- In November, the RSU held their semi-annual general meeting. 100 students needed to be present for the meeting to continue, but the Zoom meeting was capped at 100 participants. Once a new meeting link was set up, a number of students—including Eye editors—were left in the waiting room, despite Satish’s claims that there were no students left in the waiting room. The RSU also advertised incorrect dates for the meeting and were accused of “creating obstacles for…attendance.” The meeting was eventually shut down after too many students left the meeting and thus no updates were given by executives.
- That brings us to this January, when the RSU broke their own election bylaws by failing to notify students of election dates 14 days ahead of the nomination period opening. At last month’s BoD meeting, the RSU ratified an anonymous Election Appeals Committee, as Rose claimed that students and campus media “harassed” members of last year’s committee.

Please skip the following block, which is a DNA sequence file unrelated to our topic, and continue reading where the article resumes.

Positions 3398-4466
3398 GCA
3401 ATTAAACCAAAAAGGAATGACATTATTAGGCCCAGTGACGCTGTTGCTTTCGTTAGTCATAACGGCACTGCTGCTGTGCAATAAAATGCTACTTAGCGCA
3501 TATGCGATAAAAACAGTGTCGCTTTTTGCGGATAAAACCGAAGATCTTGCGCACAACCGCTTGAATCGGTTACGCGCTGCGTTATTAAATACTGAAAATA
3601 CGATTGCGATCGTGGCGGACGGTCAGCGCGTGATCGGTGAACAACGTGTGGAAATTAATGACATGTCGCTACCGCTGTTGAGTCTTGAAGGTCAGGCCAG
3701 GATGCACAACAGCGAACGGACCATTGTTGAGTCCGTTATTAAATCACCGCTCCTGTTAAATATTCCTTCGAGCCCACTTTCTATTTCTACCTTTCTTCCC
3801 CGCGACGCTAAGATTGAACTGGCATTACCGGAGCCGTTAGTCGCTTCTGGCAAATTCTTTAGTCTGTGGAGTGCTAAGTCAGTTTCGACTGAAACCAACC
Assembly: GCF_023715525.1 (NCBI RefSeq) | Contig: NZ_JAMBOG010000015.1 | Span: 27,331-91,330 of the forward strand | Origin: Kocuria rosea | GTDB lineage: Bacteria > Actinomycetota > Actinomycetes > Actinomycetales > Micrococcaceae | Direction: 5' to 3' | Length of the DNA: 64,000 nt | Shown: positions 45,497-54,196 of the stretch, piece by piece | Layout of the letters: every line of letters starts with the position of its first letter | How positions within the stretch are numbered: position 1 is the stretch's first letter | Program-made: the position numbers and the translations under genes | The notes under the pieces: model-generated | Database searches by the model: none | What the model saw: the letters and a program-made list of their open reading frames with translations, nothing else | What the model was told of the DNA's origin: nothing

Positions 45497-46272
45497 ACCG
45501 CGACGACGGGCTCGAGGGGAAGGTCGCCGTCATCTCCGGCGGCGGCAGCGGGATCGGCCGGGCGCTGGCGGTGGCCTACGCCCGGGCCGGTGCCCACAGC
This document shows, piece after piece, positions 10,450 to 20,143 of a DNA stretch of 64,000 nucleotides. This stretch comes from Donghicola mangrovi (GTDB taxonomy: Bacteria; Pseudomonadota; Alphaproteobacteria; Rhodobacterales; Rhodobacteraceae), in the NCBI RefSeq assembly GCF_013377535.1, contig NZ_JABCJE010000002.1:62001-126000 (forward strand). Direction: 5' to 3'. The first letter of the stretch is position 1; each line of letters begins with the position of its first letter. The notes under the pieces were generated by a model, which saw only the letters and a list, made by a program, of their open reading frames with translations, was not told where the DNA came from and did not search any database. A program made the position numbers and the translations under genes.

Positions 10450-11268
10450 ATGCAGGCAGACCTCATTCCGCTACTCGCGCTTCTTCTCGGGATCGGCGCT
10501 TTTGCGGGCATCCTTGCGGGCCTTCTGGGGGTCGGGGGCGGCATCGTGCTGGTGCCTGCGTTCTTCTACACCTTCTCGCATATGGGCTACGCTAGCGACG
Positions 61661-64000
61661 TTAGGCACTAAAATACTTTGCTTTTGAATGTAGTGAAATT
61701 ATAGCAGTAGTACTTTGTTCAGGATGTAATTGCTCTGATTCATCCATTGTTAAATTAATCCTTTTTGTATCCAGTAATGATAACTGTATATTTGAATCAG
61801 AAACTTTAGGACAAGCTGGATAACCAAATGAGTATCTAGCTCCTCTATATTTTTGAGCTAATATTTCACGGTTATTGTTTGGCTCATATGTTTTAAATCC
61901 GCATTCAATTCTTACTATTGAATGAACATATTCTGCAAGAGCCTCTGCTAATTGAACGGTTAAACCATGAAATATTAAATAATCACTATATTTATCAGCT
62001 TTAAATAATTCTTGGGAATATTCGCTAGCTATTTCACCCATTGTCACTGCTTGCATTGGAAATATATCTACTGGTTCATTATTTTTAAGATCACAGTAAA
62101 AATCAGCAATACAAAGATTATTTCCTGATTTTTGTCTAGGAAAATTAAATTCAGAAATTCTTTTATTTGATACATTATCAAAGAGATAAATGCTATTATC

Other than that, they’ve hosted roller skate nights, trialed questionable services, gotten students discounts to Wonderland, as well as to a Popeye’s in Whitby, Ont. They added a text-to-chat line for sexual violence support, but only after last year’s executive team fired all staff members at the Centre for Safer Sex and Sexual Violence Support. To their credit, the RSU has continued its RSU food box program and introduced a (now-closed) transit grant—but the scales aren’t exactly balanced here.